The chairperson of the commission of inquiry into state capture, Deputy Chief Justice Raymond Zondo, on Thursday harshly criticised the commission’s legal team for failing to determine whether the statement by the head of the Hawks, Lieutenant General Godfrey Lebeya, falls within the inquiry’s terms of reference.
The commission was expected to hear Lebeya’s testimony on Thursday relating to law enforcement, however, Zondo said after reading his statement he, the commission’s chair, was of the view that quite a limited portion of it fell within the inquiry’s terms of reference.
Zondo urged that the commission should refrain from spending time on matters that did not fall within its terms of reference, adding that the inquiry’s legal team should have read Lebeya’s statement to ensure it did fall within the terms of reference.
Zondo said after reading Lebeya’s statement he wondered whether it would not be premature to hear his testimony without a proper and deeper investigation being conducted on the matters the lieutenant general raised in his affidavit.
“I don’t think it comes out as clearly as one would like from the statement,” Zondo said regarding Lebeya’s testimony and how it connects to the commission’s terms of reference.
“So I got the impression that maybe some deeper investigation may need to be done to see whether there is enough that ensures that most of what is in the statement falls within the terms of reference.”
Zondo asked whether former national commissioner of police Riah Phiyega had been questioned as she is implicated in Lebeya’s statement.
Evidence leader at the commission advocate Susan Wentzel said after she was issued with a rule 3.3.3 notice, Phiyega approached the commission and indicated that she would like to submit a statement.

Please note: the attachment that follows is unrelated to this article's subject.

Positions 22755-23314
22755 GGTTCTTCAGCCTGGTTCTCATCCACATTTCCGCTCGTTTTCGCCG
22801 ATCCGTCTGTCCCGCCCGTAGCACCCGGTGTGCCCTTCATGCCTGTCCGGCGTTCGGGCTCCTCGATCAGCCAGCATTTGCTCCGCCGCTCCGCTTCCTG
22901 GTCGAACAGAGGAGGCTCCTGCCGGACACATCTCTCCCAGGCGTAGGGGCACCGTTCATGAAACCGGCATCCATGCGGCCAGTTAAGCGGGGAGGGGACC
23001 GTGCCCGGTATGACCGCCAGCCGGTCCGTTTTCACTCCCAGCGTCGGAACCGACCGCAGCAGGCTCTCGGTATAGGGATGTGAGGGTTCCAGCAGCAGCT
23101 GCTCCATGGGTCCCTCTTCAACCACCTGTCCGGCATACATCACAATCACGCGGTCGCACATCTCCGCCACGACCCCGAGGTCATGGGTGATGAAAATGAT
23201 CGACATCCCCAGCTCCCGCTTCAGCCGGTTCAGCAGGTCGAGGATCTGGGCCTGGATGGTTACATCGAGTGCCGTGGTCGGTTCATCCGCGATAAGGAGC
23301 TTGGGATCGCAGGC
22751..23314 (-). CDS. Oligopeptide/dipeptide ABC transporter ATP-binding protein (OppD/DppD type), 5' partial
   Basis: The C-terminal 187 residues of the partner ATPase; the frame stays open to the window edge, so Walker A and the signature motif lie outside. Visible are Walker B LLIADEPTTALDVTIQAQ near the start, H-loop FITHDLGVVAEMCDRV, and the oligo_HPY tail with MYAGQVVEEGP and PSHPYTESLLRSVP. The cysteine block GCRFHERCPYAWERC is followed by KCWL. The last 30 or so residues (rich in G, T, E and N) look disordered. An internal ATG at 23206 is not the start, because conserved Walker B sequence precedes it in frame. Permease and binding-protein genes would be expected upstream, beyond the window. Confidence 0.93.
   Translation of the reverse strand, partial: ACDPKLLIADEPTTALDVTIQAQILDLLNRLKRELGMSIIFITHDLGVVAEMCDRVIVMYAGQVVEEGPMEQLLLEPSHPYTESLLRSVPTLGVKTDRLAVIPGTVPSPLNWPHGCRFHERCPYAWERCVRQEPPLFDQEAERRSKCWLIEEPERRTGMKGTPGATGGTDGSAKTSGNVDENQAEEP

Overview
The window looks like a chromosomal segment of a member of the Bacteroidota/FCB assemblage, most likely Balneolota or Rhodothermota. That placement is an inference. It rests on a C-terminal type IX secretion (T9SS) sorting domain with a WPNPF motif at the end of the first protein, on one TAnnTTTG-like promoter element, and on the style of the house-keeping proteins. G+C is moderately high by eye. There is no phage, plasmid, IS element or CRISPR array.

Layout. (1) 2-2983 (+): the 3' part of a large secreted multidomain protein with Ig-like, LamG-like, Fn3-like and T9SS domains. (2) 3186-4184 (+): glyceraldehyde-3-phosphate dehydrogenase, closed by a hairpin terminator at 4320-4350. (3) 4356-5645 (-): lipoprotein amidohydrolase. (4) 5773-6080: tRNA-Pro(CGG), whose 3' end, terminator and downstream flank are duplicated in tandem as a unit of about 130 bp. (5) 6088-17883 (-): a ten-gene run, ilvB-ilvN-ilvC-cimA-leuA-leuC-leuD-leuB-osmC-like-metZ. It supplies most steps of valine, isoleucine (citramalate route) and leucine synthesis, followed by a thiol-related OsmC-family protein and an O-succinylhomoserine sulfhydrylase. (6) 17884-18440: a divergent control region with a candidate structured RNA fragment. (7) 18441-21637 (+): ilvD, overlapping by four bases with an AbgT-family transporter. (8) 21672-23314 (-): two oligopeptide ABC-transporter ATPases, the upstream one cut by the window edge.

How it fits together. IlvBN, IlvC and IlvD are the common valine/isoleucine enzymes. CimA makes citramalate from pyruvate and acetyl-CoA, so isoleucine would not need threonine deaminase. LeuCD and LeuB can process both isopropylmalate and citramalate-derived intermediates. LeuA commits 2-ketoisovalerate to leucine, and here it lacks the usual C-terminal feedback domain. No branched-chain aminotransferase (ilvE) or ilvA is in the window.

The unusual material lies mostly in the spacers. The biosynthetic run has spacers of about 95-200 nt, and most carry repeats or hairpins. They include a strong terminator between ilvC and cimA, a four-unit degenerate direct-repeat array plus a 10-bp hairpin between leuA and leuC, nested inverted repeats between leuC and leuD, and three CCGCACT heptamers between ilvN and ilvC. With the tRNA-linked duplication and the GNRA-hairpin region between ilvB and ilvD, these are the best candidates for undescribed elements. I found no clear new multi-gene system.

Wentzel told Zondo that Phiyega also indicated that Lebeya was incorrect in his perception that she had sidelined or punished him because of his involvement in the investigation of a case implicating former Crime Intelligence boss Richard Mdluli.
The case relates to the murder of Oupa Ramogibe.
Wentzel said Phiyega had said the differences between her and Lebeya had been personal and had nothing to do with a sinister motive.
Zondo said it was wrong of the commission’s legal team and investigators, particularly the former, not to interview Phiyega on the allegations made about her in Lebeya’s statement.
He said the commission’s legal team should have read Lebeya’s affidavit, which was deposed to on 11 November 2019, soon after it was put to the inquiry to determine whether the contents fall within the inquiry’s terms of reference.
Zondo lamented that a day would be lost if Lebeya’s testimony was not heard on Thursday when the commission did not have a lot of time and “every hour counts” and he asked Wentzel to pass on the message to the inquiry’s legal team “that this type of homework must be done”.
Zondo adjourned the proceedings on Thursday to allow the commission’s legal team to apply its mind on the issues he raised and for further investigations to be conducted.
“We must get all the evidence we can get,” Zondo said, explaining that once that had been done, another date may be arranged for Lebeya to give testimony at the commission.